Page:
It was downright inspiring, and incredibly humbling, to see Mac this Sunday with his head thrown back and eyes closed in full release of genuine "Hosannas," gently waving his palm branch. He had on one of his good Nascar shirts, a well worn button down shirt adorned with the name and number of a decade old racing has-been. He had obviously taken time to comb his thick greasy hair carefully, to present his best to the Lord that Sunday. Mac awoke before church in the back seat of his pride and joy, his late '80's Trans Am; it's his bedroom right now. He probably has seen the inside of a tub or shower as much in the last 3 months as my toddler and infact have in the past week. The pastor reminded us that on the first Palm Sunday, the King of Kings rode into Jerusalem on a donkey, in stark contrast to the war-horse riding early kings before and after him. Another example of the"upside-down kingdom" Jesus talked about. In this upside-down kingdom God takes special note of widow's mites and the pure Hosanna's of homeless men. I know God was so blessed by what Mac brought to Him. I know I was too.

Thursday, February 25, 2010

I almost punched my neighbor in the face - [south Mpls Urban Neighbor]

The verb form of 'love' has taken on a whole new meaning for myself. about a week ago, i almost punched my neighbor, Carl in the face. Seriously. Almost struck him with my fist in the facial region. With an open hand, he hit me across the face, trying to kid around while we were discussing why he can't wrestle with the neighbor kids.

Just a bit of background: Carl is a fifty-year old man with significant mental and emotional issues, the product of a traumatic childhood filled with abuse and neglect. So, in general, dealing with Carl is like dealing with a 10-12 year old mentally and emotionally. I have to keep this in mind, but it is tough sometimes. Back to the story...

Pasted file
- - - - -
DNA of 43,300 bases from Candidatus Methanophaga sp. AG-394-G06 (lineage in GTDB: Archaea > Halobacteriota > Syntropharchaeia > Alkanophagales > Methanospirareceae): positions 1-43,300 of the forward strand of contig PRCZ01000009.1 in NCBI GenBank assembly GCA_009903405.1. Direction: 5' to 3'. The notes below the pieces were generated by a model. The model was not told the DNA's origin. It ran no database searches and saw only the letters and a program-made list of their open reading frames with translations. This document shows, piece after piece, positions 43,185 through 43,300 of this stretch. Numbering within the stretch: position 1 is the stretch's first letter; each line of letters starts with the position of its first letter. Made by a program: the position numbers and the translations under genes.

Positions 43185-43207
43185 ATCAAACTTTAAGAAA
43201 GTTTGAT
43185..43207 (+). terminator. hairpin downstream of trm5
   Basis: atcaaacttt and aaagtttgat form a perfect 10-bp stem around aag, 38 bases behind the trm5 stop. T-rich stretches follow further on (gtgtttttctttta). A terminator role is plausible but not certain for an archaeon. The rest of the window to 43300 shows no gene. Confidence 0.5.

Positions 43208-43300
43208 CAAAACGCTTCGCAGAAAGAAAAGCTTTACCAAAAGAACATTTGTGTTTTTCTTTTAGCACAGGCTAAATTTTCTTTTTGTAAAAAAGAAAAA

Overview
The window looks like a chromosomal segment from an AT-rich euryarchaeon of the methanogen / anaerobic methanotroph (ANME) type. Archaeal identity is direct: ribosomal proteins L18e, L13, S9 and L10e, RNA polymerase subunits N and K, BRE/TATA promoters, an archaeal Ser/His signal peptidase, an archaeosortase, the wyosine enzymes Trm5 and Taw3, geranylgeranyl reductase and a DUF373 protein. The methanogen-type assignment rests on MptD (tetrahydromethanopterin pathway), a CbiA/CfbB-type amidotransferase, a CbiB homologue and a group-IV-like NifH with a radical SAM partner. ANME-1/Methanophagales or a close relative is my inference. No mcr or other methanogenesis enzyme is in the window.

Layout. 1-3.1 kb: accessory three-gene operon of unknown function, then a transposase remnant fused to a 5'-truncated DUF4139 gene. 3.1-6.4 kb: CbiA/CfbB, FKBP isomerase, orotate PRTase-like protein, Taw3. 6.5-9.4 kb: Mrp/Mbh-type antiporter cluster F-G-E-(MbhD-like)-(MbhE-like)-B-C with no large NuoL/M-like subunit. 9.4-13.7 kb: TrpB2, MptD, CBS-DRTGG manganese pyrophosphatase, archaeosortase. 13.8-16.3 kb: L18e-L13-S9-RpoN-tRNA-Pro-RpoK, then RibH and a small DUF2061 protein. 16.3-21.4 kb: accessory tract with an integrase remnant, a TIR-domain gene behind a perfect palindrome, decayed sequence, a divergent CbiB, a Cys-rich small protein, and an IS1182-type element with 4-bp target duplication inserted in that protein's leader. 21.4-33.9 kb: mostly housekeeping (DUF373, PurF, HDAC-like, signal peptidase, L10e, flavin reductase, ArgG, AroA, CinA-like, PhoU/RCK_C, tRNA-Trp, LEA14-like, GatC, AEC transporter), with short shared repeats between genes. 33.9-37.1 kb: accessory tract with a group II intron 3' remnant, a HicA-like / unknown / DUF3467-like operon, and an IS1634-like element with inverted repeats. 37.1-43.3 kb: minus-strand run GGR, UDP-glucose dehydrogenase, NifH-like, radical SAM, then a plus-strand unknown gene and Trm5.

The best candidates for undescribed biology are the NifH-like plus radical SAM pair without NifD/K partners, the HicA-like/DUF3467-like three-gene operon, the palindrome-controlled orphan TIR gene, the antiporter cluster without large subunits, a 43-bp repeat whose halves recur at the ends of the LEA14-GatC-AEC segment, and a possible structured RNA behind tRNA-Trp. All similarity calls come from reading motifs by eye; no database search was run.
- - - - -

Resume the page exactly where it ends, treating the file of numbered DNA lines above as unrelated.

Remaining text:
The day before he had jumped in on the kids wrestling on our front porch, and obviously, that just can't happen. he doesn't realize his strength, nor his age, both of which will put him in jail should someone decide his actions are inappropriate.

So there we were, in his doorway, when he slapped me, and i raised my hand to strike him in the chin. I altered the hand into a very intense pointed finger, sternly told him never to hit my face again, and slowly walked away; furious, but also shocked by my response. I emailed my mentor and said we needed to chat. i didn't know how to tackle the situation. i couldn't figure out how to make sure it didn't happen again (my reaction.) I was totally clueless, and so i figured he might have some advice for me. I learned that there might be a piece of me, in loving Carl, hoping to see change. change in his temper, change in how he deals with situations, a change towards more responsible actions. But as Mr. X informed me, that form of love is 'close, but not quite.' What i have for Carl may not be love with strings, as i'm not looking for anything in return, but it's probably love with expectations. And perhaps, that lack of fulfillment of my expected results over a drawn out period of time, is what led me to momentarily believe punching earl in the face was alright. When a mother or father bathes their little one, it's not with the expectation that they'll never poop their pants or play in the dirt again. the parent washes the kid because the kid needs washing. we love our neighbor because our neighbor needs loving. i now realize that i have to find which part of me is expecting my words and actions to bring change, kill it, and replace it with a moment by moment mindset of pouring out love which forgets the past and doesn't look into the future.

i think this mindset, this way of loving, will keep me from knocking Carl out cold.

Tuesday, February 23, 2010

Not living for "what if's"...

Dan Hunt, the Director of Housing for Urban Homeworks, donated his kidney to one of our family tenants today. Read the whole story on the KARE 11 website and keep Dan, Sherry and their families in your prayers.